For a long time, I was on the fence about impeachment. A couple of things that swayed me are mentioned in the article linked above. First, left to his own devices, Trump will drive the media narrative and suck up all of the media oxygen in the next 15 months. A set of impeachment hearings by one House committee meeting on a regular schedule with good counsel driving hard questions–not a bunch of different committees meeting on occasion with grandstanding preening questioners–will put Trump’s crimes on the front page of newspapers and lead the nightly news. Trump will have to respond, and he’ll look guilty and weak. Second, even when the Senate votes against conviction, vulnerable Senators like McSally, Collins and Gardner will have to take an actual vote. They would rather tsk-tsk about Trump and do nothing – a vote puts them in a tough position a few months before the election.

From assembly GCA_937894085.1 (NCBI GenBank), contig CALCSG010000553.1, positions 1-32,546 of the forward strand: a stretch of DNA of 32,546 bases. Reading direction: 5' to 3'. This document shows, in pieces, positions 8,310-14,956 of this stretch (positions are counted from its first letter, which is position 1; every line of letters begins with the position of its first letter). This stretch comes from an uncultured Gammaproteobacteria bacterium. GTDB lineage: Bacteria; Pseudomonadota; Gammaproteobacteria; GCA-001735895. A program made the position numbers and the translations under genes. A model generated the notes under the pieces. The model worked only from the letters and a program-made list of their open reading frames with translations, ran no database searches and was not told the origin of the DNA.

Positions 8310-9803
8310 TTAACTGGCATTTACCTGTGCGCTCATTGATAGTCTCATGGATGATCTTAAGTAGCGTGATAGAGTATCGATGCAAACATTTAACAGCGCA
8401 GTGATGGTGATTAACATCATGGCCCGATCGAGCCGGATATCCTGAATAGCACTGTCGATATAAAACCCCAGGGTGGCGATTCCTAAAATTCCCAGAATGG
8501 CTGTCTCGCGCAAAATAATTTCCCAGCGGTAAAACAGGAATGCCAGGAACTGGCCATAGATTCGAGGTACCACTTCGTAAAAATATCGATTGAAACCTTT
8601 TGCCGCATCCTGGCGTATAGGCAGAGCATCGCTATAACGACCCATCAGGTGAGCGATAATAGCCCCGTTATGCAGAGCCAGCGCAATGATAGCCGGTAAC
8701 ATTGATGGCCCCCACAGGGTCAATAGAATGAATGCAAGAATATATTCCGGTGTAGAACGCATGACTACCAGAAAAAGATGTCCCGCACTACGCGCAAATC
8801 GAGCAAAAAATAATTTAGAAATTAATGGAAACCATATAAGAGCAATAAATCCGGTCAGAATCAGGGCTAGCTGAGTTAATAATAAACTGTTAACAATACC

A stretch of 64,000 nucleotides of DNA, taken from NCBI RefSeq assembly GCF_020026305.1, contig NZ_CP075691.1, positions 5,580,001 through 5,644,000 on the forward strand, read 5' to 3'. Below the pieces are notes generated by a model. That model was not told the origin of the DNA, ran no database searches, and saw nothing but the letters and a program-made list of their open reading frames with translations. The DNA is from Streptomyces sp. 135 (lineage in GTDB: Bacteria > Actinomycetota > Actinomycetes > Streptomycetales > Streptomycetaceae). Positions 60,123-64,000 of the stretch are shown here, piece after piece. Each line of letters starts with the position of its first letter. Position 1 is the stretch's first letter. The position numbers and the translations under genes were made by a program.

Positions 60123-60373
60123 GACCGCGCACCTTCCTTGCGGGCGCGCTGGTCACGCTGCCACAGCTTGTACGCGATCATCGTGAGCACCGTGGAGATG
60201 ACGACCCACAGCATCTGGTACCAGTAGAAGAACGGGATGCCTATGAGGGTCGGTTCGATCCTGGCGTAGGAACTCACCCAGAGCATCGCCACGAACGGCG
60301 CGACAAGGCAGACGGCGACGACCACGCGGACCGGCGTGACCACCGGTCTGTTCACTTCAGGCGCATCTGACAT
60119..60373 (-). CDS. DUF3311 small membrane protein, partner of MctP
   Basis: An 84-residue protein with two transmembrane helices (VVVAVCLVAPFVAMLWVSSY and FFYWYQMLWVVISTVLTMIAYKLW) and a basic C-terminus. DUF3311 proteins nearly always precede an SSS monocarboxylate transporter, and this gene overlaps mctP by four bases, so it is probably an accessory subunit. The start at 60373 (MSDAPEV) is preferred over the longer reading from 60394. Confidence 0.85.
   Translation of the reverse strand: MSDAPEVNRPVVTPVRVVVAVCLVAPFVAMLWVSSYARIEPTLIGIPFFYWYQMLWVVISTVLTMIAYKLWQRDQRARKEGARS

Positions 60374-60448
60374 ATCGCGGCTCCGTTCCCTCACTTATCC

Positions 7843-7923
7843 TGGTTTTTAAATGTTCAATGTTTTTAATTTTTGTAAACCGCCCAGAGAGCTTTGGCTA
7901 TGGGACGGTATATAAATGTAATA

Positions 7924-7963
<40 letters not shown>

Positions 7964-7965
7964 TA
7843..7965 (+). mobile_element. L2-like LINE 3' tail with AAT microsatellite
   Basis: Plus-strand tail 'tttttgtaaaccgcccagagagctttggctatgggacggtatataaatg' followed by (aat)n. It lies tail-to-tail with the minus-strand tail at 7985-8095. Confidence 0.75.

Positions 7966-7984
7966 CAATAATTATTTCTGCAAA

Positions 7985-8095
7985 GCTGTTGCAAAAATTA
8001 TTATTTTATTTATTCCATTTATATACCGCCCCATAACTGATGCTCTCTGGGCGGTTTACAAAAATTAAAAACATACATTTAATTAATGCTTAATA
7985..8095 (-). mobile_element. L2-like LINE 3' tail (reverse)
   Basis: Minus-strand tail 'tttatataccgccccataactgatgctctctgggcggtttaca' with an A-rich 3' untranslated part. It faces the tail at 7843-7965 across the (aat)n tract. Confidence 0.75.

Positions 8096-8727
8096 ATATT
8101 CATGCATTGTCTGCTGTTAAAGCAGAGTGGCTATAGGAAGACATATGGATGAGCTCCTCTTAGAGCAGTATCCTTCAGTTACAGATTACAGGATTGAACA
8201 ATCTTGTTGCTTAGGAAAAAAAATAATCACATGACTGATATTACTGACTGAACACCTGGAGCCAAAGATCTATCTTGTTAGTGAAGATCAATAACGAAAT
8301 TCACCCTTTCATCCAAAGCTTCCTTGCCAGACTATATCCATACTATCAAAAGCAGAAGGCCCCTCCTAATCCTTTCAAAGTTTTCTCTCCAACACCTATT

Third, it’s the right thing to do, and Congress needs to do its duty. Pelosi’s reticence is probably driven in part by pushback from members who would rather do nothing and hope that Trump just won’t be re-elected. That might happen, but a lot of Democrats went out of their way to vote for candidates who promised to do something about Trump, and Congress doing nothing is going to suppress Democratic turnout. There are also some “independent” low information voters who might learn something from the Mueller report being read into the record, one day at a time. (And, btw, fuck yes this committee must get Mueller to testify, if only to read his report into the record. Look at the effect of his press conference, which essentially just repeated some facts from his report, yet still enraged Trump and led the newscasts.)

Finally, the House also needs to pass all the legislation that Democrats promised, and Presidential candidates need to talk about how they would sign those bills if they were elected. Maybe Democrats’ policy messages will be drowned out by the impeachment hearings, but we already run the risk of Trump’s inane tweeting drowning them out.








Friday Morning Open Thread: Everybody’s Talkin’ Bout It…

(Marshall Ramsey via GoComics.com)
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Thursday Morning Open Thread: Mueller Drops the Mic

(The Washington Post: 40 House Democrats want to open an impeachment inquiry into Trump”. Plus Republican, for now, Justin Amash.)